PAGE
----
Live - October 22, 2018

The Ban On Single-Use Plastic Drinking Straws

Due to staggering statistics and the effect plastic straws have on the environment, many companies are working toward the elimination of plastic straws from their facilities. Coffee conglomerate Starbucks announced their new goal in a press release on July 9 that by 2020, single-use plastic straws will be eliminated from all 28,000 of its global locations. It’s a big move that people have reacted to in different ways. Starbucks is one of the most notable food and beverage retailer to commit to the global effort of reducing the use of plastic straws in everyday life, and ultimately, work toward phasing plastic out as a whole. In fact, if you have visited a Starbucks recently, you have probably noticed its straw replacement — a strawless lid that can most accurately be described as an “adult sippy cup lid” — on some drinks. But some have questioned whether or not Starbucks’ promise to eliminate one billion plastic straws from its stores will even make a dent on the much larger global impact plastic in general has on the environment. After all, what about the majority of other non-biodegradable materials that end up in landfills or in the ocean, like fishing nets and crab pots and non-recyclable plastic? If you have personally committed to reducing your own use of plastic straws in your everyday life, are you even making that much of an impact? The answer is still a resounding yes. Every day, Americans use about 175 million straws, and even though plastic straws like the ones Starbucks manufactures are intended to be recycled, most usually are mechanically sorted out because of their size and shape and end up in landfills and oceans anyways.

Starting today, keep a running tally of how many plastic straws you use weekly. Now think about how many of those straws are actually necessary for you to consume your beverage. The point isn’t to shame you into changing your ways, but rather to be aware of how much we use plastic straws on an everyday basis. When companies like Starbucks announce efforts to help reduce plastic waste by getting rid of plastic straws, they are targeting the widest group of people with the smallest bit of effort, and in the end, a little really does go a long way.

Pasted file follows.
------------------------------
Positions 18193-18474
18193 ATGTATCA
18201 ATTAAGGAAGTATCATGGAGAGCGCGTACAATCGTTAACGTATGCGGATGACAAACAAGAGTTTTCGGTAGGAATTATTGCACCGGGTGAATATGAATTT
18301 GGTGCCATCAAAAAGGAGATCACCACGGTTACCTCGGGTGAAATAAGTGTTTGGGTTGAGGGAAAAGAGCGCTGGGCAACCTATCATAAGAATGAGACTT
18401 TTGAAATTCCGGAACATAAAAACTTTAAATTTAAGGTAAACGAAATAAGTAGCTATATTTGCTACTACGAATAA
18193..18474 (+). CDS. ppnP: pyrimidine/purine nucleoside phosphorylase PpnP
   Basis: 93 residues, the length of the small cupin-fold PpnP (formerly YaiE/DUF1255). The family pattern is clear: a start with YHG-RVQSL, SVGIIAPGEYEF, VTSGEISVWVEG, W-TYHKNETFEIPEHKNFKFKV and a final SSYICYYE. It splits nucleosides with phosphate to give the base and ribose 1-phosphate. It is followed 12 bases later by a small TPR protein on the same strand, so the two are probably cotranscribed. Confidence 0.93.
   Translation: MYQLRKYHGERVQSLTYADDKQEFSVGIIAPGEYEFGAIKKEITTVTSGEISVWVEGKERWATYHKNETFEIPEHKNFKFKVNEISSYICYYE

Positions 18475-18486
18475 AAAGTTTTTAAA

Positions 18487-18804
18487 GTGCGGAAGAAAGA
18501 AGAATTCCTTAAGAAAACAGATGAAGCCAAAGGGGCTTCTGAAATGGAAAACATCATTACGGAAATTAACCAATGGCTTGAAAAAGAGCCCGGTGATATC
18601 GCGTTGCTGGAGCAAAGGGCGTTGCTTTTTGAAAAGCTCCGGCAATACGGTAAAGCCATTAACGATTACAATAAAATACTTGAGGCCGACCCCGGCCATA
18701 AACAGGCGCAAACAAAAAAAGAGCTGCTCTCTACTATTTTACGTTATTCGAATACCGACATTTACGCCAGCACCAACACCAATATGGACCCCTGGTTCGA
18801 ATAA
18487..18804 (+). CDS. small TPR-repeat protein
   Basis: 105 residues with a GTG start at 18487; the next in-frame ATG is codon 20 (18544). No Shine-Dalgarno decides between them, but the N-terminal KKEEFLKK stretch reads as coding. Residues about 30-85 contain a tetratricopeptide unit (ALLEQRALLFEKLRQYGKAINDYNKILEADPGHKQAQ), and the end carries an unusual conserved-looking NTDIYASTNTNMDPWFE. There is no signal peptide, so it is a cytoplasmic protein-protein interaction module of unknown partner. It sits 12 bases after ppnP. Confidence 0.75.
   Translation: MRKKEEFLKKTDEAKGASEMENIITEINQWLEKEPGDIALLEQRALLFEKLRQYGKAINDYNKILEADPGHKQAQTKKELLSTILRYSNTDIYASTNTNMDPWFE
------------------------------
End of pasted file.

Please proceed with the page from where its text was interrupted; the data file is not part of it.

Are straws a majority of what actually ends up in landfills? No. As a matter of fact, plastic straws represent only about 0.03 percent of total plastic waste by mass.

Trevor Nace for Forbes summed it up really nicely when he wrote in an article post-Starbucks’ announcement that “it is the proverbial lowest hanging fruit in the plastic elimination effort.” By making this one small step, Starbucks is paving the way for future conservation efforts, and every little bit counts.

Starbucks is not the only company to commit to eliminating plastic straws, though it is so far the most notable. Ikea, Hyatt Hotels Corp., and Marriott International Inc. have all announced similar goals. Additionally, McDonald’s announced in June that it will begin to use paper instead of plastic straws in all of its United Kingdom and Ireland locations, the company also said they will try alternative methods of reduction in some markets, including Malaysia, by only offering straws upon request.

Every day, Americans use about 175 million straws.

Offering straws upon request is an important feature of both Starbucks’ and McDonald’s’ new policies. After Starbucks’ initial press release, several New York City-based disability rights’ activists raised concerns that eliminating plastic straws takes away a necessary instrument in the everyday lives of people with disabilities. In response, Starbucks said straws will still be offered upon request, no questions asked.


If you are committed to reducing your own personal use of plastic straws, or even on the fence about it, here are some helpful hints:


  • Do some research and know your impact. National Geographic has very informative articles, like this one, that will make you more aware of the devastating effect plastic straws have on our ecosystems. The more you know, the more you can do to help.
  • Use straws made from other sustainable material. We love stainless steel straws and glass straws for everyday use. You can order your own stainless straws here and glass straws here. Use them at home and pack them to use on the go.
  • Consider investing in a reusable BPA-free beverage container. See a list of our favorites below.

Knowing why companies like Starbucks have made a push for the reduction and eventual elimination of single-use plastic straws sets you on the road to successful conservation and most importantly healthful living.

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